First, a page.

January 27, 2012

For Your Viewing Pleasure

I don't think I ever shared my decision on my phone dilemma. And I'm sure you were just losing sleep at night about it. Well rest assured, we ended up making a decision and going with the iPhone. One of my favorite things about it is how clear the videos come out. These were all taken on my phone. Although I do have some cute videos of Finn and my dad on the actual video camera, so I'll need to download those (and proceed to make my sister cry). Anywhoo, here are a few of the more recent videos I've taken:

The Ba-Ba's started a couple of weeks ago. So stinkin' cute:


I was getting ready for a run and turned around to see these two cute boys. Daddy makes everything so much fun:


This was when I came home from work the other day and left Finn in the car seat while I unpacked the car and brought things in the house. As I was putting away some things I hear this silly little noise:


And this was while I was writing this post. Finn was rolling all over (hard to keep him contained to a blanket anymore) and he just starting "Ahhhh"-ing. Must be a fascinating picture book.


In other news, our house if officially on the market. Anyone want to buy a home in Columbus, Georgia? Dog not included.


January 20, 2012

On Parenting

A friend of mine recently shared this article on parenting which I thought was wonderful. The author basically states that while parenting is incredibly rewarding, it's hard work and it's OK to acknowledge that. One day you will look back and miss those moments/years/times, but that doesn't mean that every day you have to relish in every, single moment. Here's a little excerpt:

"I think parenting young children (and old ones, I've heard) is a little like climbing Mount Everest. Brave, adventurous souls try it because they've heard there's magic in the climb. They try because they believe that finishing, or even attempting the climb are impressive accomplishments. They try because during the climb, if they allow themselves to pause and lift their eyes and minds from the pain and drudgery, the views are breathtaking. They try because even though it hurts and it's hard, there are moments that make it worth the hard. These moments are so intense and unique that many people who reach the top start planning, almost immediately, to climb again. Even though any climber will tell you that most of the climb is treacherous, exhausting, killer. That they literally cried most of the way up.
And so I think that if there were people stationed, say, every thirty feet along Mount Everest yelling to the climbers -- "ARE YOU ENJOYING YOURSELF!? IF NOT, YOU SHOULD BE! ONE DAY YOU'LL BE SORRY YOU DIDN'T!" TRUST US!! IT'LL BE OVER TOO SOON! CARPE DIEM!" -- those well-meaning, nostalgic cheerleaders might be physically thrown from the mountain."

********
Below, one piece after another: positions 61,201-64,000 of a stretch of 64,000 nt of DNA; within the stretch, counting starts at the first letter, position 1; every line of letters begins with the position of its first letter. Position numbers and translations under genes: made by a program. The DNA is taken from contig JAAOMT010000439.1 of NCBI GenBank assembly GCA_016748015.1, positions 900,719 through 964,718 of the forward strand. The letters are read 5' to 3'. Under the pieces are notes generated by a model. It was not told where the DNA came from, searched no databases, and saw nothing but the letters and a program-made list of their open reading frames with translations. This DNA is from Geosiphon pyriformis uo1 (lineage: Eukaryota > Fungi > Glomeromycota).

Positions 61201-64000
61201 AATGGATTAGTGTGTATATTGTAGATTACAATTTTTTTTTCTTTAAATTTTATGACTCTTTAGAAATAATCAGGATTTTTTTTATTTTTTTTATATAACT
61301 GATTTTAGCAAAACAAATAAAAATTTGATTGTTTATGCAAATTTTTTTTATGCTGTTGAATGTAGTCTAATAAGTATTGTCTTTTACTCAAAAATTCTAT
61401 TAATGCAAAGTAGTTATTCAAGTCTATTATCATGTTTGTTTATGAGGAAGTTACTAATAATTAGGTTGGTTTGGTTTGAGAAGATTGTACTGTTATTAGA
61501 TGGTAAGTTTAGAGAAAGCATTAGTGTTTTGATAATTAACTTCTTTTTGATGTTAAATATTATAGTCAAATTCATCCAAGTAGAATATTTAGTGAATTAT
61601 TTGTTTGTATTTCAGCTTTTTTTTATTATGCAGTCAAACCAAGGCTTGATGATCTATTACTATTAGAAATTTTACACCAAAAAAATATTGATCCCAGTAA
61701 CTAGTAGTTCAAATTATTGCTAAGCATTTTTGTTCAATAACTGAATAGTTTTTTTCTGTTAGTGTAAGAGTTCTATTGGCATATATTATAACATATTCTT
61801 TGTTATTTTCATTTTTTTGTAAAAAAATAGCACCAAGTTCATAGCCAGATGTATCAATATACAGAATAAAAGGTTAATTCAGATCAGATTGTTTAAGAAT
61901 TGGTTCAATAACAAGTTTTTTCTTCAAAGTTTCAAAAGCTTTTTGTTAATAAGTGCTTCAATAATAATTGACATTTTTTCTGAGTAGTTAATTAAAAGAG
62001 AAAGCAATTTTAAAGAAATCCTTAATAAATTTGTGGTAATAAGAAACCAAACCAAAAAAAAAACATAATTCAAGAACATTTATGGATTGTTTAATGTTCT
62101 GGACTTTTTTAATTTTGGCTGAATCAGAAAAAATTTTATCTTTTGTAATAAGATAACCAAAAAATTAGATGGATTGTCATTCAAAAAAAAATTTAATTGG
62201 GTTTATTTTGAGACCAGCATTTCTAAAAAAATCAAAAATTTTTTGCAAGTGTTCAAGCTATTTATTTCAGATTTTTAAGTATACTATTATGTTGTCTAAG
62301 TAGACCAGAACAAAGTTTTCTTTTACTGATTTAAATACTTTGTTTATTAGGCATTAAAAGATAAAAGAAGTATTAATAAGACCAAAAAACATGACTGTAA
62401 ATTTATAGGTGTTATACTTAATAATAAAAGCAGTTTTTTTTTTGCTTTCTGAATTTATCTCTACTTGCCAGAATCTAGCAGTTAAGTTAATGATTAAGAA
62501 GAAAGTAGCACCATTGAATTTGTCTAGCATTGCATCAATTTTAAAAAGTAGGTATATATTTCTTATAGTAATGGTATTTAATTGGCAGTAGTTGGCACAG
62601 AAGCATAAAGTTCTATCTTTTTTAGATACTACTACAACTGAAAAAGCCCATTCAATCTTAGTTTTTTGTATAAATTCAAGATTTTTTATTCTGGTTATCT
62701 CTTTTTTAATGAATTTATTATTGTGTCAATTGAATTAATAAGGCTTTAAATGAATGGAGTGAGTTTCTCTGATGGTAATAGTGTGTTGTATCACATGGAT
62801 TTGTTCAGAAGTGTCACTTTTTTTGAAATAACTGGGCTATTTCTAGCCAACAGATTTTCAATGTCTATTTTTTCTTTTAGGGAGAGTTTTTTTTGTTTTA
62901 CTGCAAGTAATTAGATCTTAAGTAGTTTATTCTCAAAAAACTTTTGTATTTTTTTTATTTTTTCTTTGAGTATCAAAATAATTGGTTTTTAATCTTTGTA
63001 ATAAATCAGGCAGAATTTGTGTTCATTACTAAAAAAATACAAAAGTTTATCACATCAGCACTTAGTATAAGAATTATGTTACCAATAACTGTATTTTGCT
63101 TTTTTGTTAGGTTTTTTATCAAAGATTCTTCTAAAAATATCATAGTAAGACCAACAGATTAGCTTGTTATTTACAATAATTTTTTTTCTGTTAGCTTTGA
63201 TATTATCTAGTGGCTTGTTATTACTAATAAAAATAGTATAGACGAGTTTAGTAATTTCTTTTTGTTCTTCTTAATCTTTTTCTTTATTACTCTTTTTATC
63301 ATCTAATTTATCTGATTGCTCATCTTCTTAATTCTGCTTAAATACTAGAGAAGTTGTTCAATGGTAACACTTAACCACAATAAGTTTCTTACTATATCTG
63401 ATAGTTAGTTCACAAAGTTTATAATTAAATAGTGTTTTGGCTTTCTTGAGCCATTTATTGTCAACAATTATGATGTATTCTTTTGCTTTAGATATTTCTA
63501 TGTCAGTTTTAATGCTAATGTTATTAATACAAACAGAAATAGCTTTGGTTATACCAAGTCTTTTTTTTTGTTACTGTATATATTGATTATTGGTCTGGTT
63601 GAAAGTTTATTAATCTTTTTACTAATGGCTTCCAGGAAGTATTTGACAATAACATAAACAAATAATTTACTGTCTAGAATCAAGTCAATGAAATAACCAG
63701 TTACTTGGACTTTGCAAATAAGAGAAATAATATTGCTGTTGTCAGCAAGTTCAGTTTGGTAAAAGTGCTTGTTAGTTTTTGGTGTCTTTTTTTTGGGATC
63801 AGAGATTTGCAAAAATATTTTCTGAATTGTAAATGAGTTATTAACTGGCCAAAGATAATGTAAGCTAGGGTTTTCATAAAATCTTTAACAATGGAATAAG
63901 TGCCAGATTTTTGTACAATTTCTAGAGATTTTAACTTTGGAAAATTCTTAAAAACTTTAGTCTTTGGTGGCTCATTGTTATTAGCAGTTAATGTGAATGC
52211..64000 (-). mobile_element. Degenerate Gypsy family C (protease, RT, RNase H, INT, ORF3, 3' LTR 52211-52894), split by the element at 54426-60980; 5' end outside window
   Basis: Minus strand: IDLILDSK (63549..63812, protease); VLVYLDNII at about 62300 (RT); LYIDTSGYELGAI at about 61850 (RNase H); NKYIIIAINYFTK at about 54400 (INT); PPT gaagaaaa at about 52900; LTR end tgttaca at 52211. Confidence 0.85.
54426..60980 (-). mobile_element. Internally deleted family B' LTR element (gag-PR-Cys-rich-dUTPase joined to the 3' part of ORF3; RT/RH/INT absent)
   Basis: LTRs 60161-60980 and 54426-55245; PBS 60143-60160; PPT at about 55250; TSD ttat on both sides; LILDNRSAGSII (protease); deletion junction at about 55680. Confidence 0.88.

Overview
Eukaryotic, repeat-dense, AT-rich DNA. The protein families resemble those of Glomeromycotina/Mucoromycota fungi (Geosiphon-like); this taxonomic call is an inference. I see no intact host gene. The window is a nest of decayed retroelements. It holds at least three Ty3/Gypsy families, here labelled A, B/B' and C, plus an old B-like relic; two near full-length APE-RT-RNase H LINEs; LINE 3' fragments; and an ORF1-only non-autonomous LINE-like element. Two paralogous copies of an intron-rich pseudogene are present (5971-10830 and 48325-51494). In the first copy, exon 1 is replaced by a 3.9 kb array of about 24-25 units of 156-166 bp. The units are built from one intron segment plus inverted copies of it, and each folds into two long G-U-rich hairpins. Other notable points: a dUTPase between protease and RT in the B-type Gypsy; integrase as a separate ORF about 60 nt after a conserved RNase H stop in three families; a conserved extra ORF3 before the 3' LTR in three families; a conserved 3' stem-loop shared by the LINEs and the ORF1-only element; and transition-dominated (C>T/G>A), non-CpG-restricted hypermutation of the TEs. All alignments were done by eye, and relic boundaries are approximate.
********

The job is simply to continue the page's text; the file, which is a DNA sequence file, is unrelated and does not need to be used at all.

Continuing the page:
I whole heartedly agree. And that, for me, has been one of the surprises of parenting. Not that it would be hard - I figured that much, but I assumed, especially after losing a child, that I would easily be able to relish every.single.moment. Even the tough ones. But ya know what, sometimes I just am tired. Or frustrated. Or overwhelmed. Or all of the above. This was and still is something I struggle with. I'm sure it's typical of most parents to feel this way at some point, but then I have to factor in guilt because I lost a child and should appreciate everything. So if  when I get cranky or stressed, I make it worse by being mad at myself for not being mother of the year 100% of the time. But what I'm learning, and learning to accept, is that I'm not just a mother who lost a child. I'm also a mother of a seven month old who is teething and still trying to decide if he wants to sleep through the night. And I'm learning to accept that it's OK to be tired and be frustrated and that it doesn't change the fact that I love my child more than life itself and it doesn't change the fact that I know, arguably better than some, how precious his life really is. So for now my view on parenting is to try and not get too worked up about things and not take it as a sign of anything other than the fact that I care deeply about my children and my ability to be the best mom I can be, but it doesn't mean being the perfect mom every single second of every single day. And to continue to relish in the sweet moments when they happen. Because they happen all the time. For instance when I was reading this article, sweet Finn was snuggling next to me on the couch. He fell asleep, but then started to stir, so I thought was waking back up. Only his eyes didn't open - he just smiled under his binkie and let out a little giggle, then went right back to sleep. It was as if he was woken up by an ever so pleasant dream. Talk about melting your heart.